The included 8-meg SM card doesn’t hold a lot of images. Of course, people go ga-ga over the Sony Mavica cameras that use floppies, and a floppy is less than 1.5 megs. Be glad that Panasonic is throwing in a couple of bigger cards.

USB transfers from the camera’s SM cards are quick and easy, which really makes me wonder what the big deal is about Mavicas.

Image quality is very good. I’ll share some images once I’m not posting over dialup.

Professional photographers aren’t too keen on consumer-grade digital cameras, because a 1600×1200-resolution image is only enough to print a 4×5 print with acceptable quality (and it’ll look better smaller). But the only way to get good at taking pictures is to take a lot of them. An inexperienced photographer is going to take a lot of bad images. With digital, you don’t have to pay to process and print all the bad images. And digital gives you instant feedback. You’ll find youself compensating immediately for the effects of lighting.

The downsides of printing your own photographs are the cost of the prints (no less than the individual cost of a print off film, by the time you figure the cost of the ink cartridges and the special paper), and the longevity, or lack thereof. Inkjets aren’t known for producing long-lasting images. Inexpensive color laser printers will eventually give great strides in the right direction towards solving both problems, but right now “inexpensive” means $1,000. It’ll be a year or two before they hit the magical $499 mark.

But if you figure $1 per print, it won’t take long for a digital camera’s savings to pay for itself and for that printer.

It’s very easy to increase the Lumix’s exposure time for taking night shots, and I got some good ones. But I was missing my tripod. My hands aren’t steady enough to take sharp images without one once you lengthen the exposure time.

I’m not feeling any tinges of buyer’s remorse over this thing. Especially not after a night on the town with it. (Kansas City on the night after Thanksgiving offers lots of interesting subjects.)

Picking out a camcorder

I had someone ask me for some advice in picking out a camcorder yesterday. I know I’ve talked a little bit about that before, but this field is always changing, so it doesn’t hurt to revisit it.
I’m going to link to a bunch of stuff on Amazon here. Amazon’s not the only place to buy this stuff, of course, but their selection is good, and I have an affiliation with them. If someone clicks on one of these links and ends up buying something, I get a kickback. But my primary motivation is informational.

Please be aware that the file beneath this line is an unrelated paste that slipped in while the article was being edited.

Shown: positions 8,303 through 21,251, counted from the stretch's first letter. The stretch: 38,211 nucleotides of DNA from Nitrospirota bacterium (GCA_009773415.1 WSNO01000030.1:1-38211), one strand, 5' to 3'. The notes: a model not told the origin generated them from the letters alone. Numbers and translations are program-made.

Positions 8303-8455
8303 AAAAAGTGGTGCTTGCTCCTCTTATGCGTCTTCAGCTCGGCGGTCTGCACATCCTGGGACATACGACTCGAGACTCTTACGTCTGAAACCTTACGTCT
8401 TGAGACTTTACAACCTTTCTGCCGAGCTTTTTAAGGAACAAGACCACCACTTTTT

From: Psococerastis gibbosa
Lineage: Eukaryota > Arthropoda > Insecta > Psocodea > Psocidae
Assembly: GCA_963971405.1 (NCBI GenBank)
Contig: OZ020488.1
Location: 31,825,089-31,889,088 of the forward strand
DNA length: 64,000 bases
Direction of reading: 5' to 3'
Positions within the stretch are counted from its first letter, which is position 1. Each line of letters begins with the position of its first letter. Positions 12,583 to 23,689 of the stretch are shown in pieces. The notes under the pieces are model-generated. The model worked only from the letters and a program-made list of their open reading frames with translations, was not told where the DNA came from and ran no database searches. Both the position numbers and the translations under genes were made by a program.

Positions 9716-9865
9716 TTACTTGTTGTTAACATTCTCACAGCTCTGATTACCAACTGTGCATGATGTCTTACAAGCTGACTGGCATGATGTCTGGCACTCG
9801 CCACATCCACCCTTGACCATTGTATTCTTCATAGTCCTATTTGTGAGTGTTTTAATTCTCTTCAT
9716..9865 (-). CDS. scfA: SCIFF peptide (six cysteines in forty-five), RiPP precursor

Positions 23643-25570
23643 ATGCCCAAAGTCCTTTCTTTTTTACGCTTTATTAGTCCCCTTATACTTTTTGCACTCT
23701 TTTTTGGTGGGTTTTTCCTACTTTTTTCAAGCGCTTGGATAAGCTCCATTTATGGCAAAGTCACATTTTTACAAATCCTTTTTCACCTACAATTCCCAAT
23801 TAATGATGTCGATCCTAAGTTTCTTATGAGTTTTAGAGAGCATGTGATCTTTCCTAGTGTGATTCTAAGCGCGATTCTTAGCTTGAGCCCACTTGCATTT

Second things second: I know they’re cheap, but think twice about analog camcorders. A Quasar VHS-C camcorder will run you $200. You get a nice 20X optical zoom and a few digital effects, and it’s nice to be able to play your tapes in your VCR, but those are the only benefits you get. The image resolution is a lot lower than with a digital camcorder, and it’s a lot less convenient to dump video from an analog camcorder into a computer for editing. Since any computer you buy new today will have at least some editing capability (current versions of Mac OS and Windows include at least rudimentary video editors, so all you’d need to add to a PC is a $25 Firewire card if it doesn’t have built-in Firewire), you’ll probably want to be able to take advantage of it. If you don’t have Windows XP or ME, you can pick up a $65 Pinnacle Studio DV, which will give you the Firewire ports, rudimentary editing software, and most importantly, slick capture and titling software. The capture software is especially nice; it’ll detect scene changes for you and catalog them. Even if you do have editing software, you might want this. It saves me a lot of time.

Digital8 cameras are getting hard to find. Their chief selling point, besides price, was the ability to use analog Hi8 tapes, which was nice if you were upgrading. If you have some Hi8 tapes and want to continue to use them and want an easy way to move them to a computer for editing, look for a Digital8 camera. But there’s a good possibility you’ll have to buy online. And the resolution isn’t as high as MiniDV–Digital8’s selling points in the past were price and backward compatibility. The price advantage is evaporating, leaving just backward compatibility as a selling point. MiniDV is the future.

Panasonic has a digital 4-in-1 device that does video, still, voice, and MP3 duties. I don’t recommend it. The image quality is substandard, its fixed focus will make it even worse, and you can’t mount it on a tripod. Its list price is $450 and I saw it at Amazon for $340, but it’s a toy. Given a choice between it and a $250 analog camcorder, I’d go analog every time.

MiniDV is pretty clearly the way to go. It’s the emerging standard, as it’s become inexpensive, the tapes are compact and reliable, and the resolution and picture quality is fantastic.